PURPOSE OF REVIEW: To identify the surgical indications in the treatment of posttraumatic intracranial hematomas and to evaluate the role of external decompression in severe posttraumatic intracranial hypertension. RECENT FINDINGS: An evidence-based review resulted recently in the publication of Guidelines for Surgical Management of Traumatic Brain Injury. Unfortunately all published surgical studies are at the level of simple options with no standards. We know that a number of patients harbouring small epidural/subdural hematomas can be managed conservatively when the lesions are less than 10 mm of thickness and with a midline shift of less than 5 mm. With exception of these few cases, the current practice is that a large number of patients with posttraumatic hematomas are operated either within 24 h from injury (with acute subdural hematomas as the prevailing lesion) or later (with parenchymal hematomas as the prevailing lesion). According to a recent European study, about one third of these patients are also decompressed. SUMMARY: A surgical approach is frequent in posttraumatic intracranial hematomas in spite of a low level of evidence. One of the surgical options either in association with hematoma evacuation or in isolation is the technique of bone flap decompression.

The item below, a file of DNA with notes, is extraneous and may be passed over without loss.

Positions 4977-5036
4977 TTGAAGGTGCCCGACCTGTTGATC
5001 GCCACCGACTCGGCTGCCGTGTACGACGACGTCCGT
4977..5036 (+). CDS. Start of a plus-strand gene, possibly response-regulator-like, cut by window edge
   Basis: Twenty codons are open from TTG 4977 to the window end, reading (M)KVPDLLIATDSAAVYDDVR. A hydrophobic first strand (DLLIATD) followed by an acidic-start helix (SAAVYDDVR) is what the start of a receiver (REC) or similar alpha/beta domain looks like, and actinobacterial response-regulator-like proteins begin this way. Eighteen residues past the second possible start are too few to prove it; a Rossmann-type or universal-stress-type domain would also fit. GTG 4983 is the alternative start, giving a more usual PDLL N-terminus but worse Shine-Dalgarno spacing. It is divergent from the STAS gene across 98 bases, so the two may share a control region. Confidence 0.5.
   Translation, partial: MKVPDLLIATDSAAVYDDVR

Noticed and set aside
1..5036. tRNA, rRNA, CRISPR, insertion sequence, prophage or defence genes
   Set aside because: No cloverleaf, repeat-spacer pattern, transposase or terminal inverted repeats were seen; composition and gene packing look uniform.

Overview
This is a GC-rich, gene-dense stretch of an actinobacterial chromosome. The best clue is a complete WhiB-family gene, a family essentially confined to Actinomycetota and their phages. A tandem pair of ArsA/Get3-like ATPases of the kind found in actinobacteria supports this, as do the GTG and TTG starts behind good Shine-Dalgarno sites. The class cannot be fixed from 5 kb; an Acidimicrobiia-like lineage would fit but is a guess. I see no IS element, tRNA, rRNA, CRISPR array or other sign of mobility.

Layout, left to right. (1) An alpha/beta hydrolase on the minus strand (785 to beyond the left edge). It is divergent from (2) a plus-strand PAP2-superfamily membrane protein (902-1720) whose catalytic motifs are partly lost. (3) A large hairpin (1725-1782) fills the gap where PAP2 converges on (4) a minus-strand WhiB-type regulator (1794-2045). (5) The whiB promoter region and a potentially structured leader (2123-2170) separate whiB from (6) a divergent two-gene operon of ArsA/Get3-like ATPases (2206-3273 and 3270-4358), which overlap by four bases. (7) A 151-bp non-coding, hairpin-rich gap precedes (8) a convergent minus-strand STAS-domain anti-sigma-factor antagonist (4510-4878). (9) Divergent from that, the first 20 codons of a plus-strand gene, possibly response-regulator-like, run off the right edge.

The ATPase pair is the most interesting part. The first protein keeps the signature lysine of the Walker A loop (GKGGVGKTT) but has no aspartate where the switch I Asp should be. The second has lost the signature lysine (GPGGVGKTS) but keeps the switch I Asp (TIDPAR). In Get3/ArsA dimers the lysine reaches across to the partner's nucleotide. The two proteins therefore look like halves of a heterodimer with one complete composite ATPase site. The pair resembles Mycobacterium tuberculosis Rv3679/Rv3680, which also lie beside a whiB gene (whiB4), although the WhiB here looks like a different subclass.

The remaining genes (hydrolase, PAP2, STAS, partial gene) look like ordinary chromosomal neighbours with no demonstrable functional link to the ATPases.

|Titolo:||The role of surgery in traumatic brain injury.|
|Data di pubblicazione:||2007|
|Appare nelle tipologie:||1.1 Articolo in rivista|